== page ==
Resignation of Rector Malcolm Muggeridge, 1968
Muggeridge had been elected Rector in 1966, the first media personality to be chosen for the post. Ironically, much of his appeal for students had stemmed from his reputation for iconoclasm and anti-establishment views. In the 1960s, however, Muggeridge underwent a religious conversion, increasingly embracing a strict Christian morality and condemning the emerging 'permissive society'. It was, in particular, his stance on drugs, contraception, and abortion which led to his resignation after little more than a year in post.
His resignation was the result of two controversies in 1967-68, the first triggered by an article in The Student magazine about the psychedelic drug LSD, and the second by a call from the Students' Representative Council for the contraceptive pill to be available to students on request.
An article was published in The Student advocating the use of LSD as a means of realizing one's potential, and providing advice on how and when to take the drug. Muggeridge loudly condemned the article, in terms, however, that show that social and political conservatism did not always go side by side in his thinking. Quite apart from rendering students 'useless academically and in every other way', drug users would become apolitical escapists who were 'unlikely to think too much about Viet Nam [sic] or racial matters'. The Principal of the University, Professor Sir Michael Meredith Swann (1920-1990) also condemned the article in on open letter which argued that the drug was dangerous on medical grounds. In response, the Executive Committee of the Students' Representative Council suspended Anna Coote, editor of The Student. At a packed meeting in the university Union, Muggeridge threatened to resign if students backed the legalization of drugs. He convinced many of those present that he was reactionary, out-of-touch, and too close to the University hierarchy. A meeting of the whole Students' Representative Council was called which reinstated Coote as editor.
The Students' Representative Council passed a motion calling on the Student Health Service to provide the contraceptive Pill to female students on request and to provide free information on contraception. Doctors at the Student Health Centre pointed out that they already prescribed the Pill on a regular basis. The SRC's point, however, was that it should be freely available as a matter of course, rather than at a doctor's discretion. Although a clinic was shortly to open in Edinburgh providing advice on contraception to unmarried people, there was none in place at the time, and students had nowhere to turn other than a GP for advice on sexual matters.
At another meeting in the university Union, Muggeridge attacked the motion for promoting promiscuity and argued that Christianity offered more to students than the 'fantasies of narcotics or erotics'. He later added that widespread use of contraception would lead to mental disturbance and moral confusion, and might in the long term prove more harmful than the H-bomb.
The next issue of The Student called on Muggeridge to support the SRC's demand which, it argued, was a progressive measure designed to combat back-street abortions and unwanted pregnancies. It reminded Muggeridge that the Rector had a duty to present an official student view whether he agreed with it or not. It also reminded him that he had promised to resign if he disagreed with any view that the SRC asked him to put forward. It therefore challenged him to back the SRC on the contraception issue or resign.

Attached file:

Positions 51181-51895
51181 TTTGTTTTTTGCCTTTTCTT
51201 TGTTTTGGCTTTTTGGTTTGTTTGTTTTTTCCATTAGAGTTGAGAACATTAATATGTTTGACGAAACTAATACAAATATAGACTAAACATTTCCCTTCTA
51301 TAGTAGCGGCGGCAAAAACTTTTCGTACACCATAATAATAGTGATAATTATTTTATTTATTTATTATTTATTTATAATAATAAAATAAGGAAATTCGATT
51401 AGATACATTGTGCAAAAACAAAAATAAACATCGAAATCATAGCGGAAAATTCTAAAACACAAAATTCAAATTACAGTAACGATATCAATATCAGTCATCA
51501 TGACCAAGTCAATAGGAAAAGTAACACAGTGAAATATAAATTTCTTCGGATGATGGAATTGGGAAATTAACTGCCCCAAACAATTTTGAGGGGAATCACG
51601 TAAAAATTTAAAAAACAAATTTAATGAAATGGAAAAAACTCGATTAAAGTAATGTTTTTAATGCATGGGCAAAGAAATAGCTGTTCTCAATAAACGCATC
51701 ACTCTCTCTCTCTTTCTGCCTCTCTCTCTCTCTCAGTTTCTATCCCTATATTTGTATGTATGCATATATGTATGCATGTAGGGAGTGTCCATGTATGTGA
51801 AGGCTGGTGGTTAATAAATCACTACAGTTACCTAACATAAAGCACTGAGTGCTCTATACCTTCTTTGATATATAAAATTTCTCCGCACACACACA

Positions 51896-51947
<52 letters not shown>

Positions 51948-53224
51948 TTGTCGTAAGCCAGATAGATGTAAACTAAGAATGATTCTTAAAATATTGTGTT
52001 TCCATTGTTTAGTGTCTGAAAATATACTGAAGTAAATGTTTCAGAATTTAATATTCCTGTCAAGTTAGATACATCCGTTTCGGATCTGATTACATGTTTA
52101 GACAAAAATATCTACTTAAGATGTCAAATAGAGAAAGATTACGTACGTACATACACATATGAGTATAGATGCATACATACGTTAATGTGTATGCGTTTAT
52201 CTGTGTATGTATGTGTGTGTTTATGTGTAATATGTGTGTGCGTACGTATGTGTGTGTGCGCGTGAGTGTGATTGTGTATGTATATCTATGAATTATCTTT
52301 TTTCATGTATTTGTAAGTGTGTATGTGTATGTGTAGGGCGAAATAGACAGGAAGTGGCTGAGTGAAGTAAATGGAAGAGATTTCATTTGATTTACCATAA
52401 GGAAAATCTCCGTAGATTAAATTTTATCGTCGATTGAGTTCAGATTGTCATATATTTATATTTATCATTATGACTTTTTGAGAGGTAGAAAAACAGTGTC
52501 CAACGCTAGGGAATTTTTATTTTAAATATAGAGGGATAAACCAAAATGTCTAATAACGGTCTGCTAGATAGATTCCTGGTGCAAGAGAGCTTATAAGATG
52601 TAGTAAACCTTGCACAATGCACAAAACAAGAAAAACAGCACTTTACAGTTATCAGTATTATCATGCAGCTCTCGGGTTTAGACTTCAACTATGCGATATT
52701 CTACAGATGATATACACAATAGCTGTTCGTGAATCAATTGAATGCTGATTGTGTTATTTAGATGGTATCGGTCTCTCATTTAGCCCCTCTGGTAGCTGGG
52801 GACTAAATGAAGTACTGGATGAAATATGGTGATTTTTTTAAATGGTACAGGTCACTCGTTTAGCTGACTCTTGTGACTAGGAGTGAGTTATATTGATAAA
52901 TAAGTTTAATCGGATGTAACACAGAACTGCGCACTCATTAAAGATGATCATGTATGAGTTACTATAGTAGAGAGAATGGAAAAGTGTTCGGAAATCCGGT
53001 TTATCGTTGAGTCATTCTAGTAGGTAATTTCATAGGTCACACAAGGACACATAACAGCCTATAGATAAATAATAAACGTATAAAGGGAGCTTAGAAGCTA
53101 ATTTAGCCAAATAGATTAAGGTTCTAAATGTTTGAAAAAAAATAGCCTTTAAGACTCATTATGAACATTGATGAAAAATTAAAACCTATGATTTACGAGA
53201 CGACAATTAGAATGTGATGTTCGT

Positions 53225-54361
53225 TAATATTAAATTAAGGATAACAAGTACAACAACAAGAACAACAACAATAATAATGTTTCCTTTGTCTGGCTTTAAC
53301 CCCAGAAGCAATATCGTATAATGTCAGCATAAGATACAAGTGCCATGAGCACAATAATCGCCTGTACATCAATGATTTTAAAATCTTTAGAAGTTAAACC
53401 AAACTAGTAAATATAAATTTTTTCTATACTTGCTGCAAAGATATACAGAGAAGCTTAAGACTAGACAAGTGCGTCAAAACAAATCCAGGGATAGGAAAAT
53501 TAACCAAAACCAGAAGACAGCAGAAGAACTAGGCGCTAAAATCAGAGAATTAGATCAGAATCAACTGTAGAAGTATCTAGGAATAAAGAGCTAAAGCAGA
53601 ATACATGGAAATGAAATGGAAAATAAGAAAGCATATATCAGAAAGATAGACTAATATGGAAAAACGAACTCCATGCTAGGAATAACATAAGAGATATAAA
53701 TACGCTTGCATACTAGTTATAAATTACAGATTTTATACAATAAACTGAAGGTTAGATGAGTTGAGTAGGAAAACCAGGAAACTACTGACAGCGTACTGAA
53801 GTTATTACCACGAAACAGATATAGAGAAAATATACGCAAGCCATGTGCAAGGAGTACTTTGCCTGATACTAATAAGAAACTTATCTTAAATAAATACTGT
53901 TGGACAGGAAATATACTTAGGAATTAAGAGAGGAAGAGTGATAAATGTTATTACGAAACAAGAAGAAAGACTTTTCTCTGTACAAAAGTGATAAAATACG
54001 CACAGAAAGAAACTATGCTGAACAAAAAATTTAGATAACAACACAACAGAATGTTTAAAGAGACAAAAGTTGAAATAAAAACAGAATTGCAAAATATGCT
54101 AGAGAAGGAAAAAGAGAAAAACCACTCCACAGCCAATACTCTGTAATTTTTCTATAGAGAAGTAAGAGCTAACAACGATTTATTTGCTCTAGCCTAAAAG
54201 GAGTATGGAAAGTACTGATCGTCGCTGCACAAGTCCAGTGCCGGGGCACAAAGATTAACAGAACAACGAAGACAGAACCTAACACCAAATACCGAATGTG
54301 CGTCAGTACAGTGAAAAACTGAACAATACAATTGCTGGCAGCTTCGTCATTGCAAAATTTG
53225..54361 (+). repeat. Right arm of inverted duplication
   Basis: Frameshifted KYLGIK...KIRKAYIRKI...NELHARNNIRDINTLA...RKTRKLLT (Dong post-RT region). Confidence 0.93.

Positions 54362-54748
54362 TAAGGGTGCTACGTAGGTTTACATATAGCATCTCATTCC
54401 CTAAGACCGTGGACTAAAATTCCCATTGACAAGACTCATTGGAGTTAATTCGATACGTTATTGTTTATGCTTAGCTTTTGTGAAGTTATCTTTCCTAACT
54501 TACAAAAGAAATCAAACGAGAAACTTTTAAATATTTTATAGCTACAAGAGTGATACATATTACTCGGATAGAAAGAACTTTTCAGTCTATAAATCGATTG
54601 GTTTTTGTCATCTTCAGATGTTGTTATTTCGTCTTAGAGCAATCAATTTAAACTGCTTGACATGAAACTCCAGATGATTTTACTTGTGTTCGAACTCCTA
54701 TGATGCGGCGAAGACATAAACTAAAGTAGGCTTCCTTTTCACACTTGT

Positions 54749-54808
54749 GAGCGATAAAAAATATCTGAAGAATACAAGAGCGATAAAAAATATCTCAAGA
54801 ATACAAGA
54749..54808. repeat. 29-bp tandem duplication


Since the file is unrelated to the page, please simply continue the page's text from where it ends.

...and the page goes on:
Nicholas Chalmers, President of the SRC, soon distanced the student body from The Student article, stating that the SRC had never asked Muggeridge to endorse or approve of the motion. He added, though, that Muggeridge had deliberately misrepresented the SRC, ignoring their condemnation of drug-taking and promiscuity, and painting student leaders as unanimously 'clamouring for sensual debauch'.
Muggeridge's response was delivered as a sermon from the pulpit of St Giles Catherdral in a service marking the beginning of the university term in January 1968. There was a sizeable media presence as Muggeridge had let it be known that the content would be controversial. Muggeridge declared that he could sympathise with a student 'mood of rebelliousness or refusal to accept the ways and values of our run-down, spiritually impoverished way of life', but found it 'infinitely sad' that 'the form their insubordination takes should be a demand for pot and pills; for the most tenth-rate sort of escapism and self-indulgence ever known'. What he felt as Rector was 'not so much disapproval as contempt', making it impossible for him to continue fulfilling his functions.
Muggeridge's stance was publicly backed by Principal Sir Michael Swann, by the Church of Scotland's moral welfare commitee, and by a broad swathe of conservative opinion. The resignation brought the university a great deal of negative publicity and may even, as Swann averred, have resulted in the cancellation of promised gifts and legacies.
- Separation of Roles of Principal and Professor of Divinity, 1620
- Transfer of Rectorship to Lord Provost of Edinburgh, 1665
- Universities (Scotland) Act 1858
- First Election of Rector by Student Body, 1859
- Election of Lord Kitchener as Rector, 1914
- First 'Non-Political' Rectorial Election, 1932
- Rectorial Election, 1936
- First Celebrity Rector, 1948
- Election of Sir Alexander Fleming as Rector, 1951
- Election of Gordon Brown as Rector, 1972
- First Woman Rector, 1988
- Donald Wintersgill, The Rectors of the University of Edinburgh 1859-2000 (Edinburgh: Dunedin Academic Press, 2005)
Anna Coote, A boys' year, New Statesman, 8 May 2008